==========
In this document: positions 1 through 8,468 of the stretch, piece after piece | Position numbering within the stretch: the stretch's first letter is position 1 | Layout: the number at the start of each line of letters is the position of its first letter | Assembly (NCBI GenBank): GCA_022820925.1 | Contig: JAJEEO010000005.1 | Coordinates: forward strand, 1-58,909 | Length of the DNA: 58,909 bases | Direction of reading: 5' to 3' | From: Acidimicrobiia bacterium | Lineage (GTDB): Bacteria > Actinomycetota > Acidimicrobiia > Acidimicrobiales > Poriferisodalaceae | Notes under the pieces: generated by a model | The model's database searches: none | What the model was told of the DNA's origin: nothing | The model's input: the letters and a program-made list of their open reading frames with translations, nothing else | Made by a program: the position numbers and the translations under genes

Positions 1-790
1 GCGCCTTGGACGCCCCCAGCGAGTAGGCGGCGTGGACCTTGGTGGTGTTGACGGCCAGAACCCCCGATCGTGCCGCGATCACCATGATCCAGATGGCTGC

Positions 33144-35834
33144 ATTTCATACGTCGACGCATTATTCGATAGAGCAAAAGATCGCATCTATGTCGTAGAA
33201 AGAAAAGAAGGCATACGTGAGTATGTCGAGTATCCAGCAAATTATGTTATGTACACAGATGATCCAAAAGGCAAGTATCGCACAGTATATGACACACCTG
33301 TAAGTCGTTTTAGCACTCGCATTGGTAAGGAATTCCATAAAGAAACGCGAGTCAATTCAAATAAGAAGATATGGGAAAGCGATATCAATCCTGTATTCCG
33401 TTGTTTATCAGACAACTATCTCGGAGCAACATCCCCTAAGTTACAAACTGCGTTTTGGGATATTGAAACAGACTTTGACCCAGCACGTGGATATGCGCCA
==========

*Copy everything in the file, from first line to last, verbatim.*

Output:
In this document: positions 1 through 8,468 of the stretch, piece after piece | Position numbering within the stretch: the stretch's first letter is position 1 | Layout: the number at the start of each line of letters is the position of its first letter | Assembly (NCBI GenBank): GCA_022820925.1 | Contig: JAJEEO010000005.1 | Coordinates: forward strand, 1-58,909 | Length of the DNA: 58,909 bases | Direction of reading: 5' to 3' | From: Acidimicrobiia bacterium | Lineage (GTDB): Bacteria > Actinomycetota > Acidimicrobiia > Acidimicrobiales > Poriferisodalaceae | Notes under the pieces: generated by a model | The model's database searches: none | What the model was told of the DNA's origin: nothing | The model's input: the letters and a program-made list of their open reading frames with translations, nothing else | Made by a program: the position numbers and the translations under genes

Positions 1-790
1 GCGCCTTGGACGCCCCCAGCGAGTAGGCGGCGTGGACCTTGGTGGTGTTGACGGCCAGAACCCCCGATCGTGCCGCGATCACCATGATCCAGATGGCTGC

Positions 33144-35834
33144 ATTTCATACGTCGACGCATTATTCGATAGAGCAAAAGATCGCATCTATGTCGTAGAA
33201 AGAAAAGAAGGCATACGTGAGTATGTCGAGTATCCAGCAAATTATGTTATGTACACAGATGATCCAAAAGGCAAGTATCGCACAGTATATGACACACCTG
33301 TAAGTCGTTTTAGCACTCGCATTGGTAAGGAATTCCATAAAGAAACGCGAGTCAATTCAAATAAGAAGATATGGGAAAGCGATATCAATCCTGTATTCCG
33401 TTGTTTATCAGACAACTATCTCGGAGCAACATCCCCTAAGTTACAAACTGCGTTTTGGGATATTGAAACAGACTTTGACCCAGCACGTGGATATGCGCCA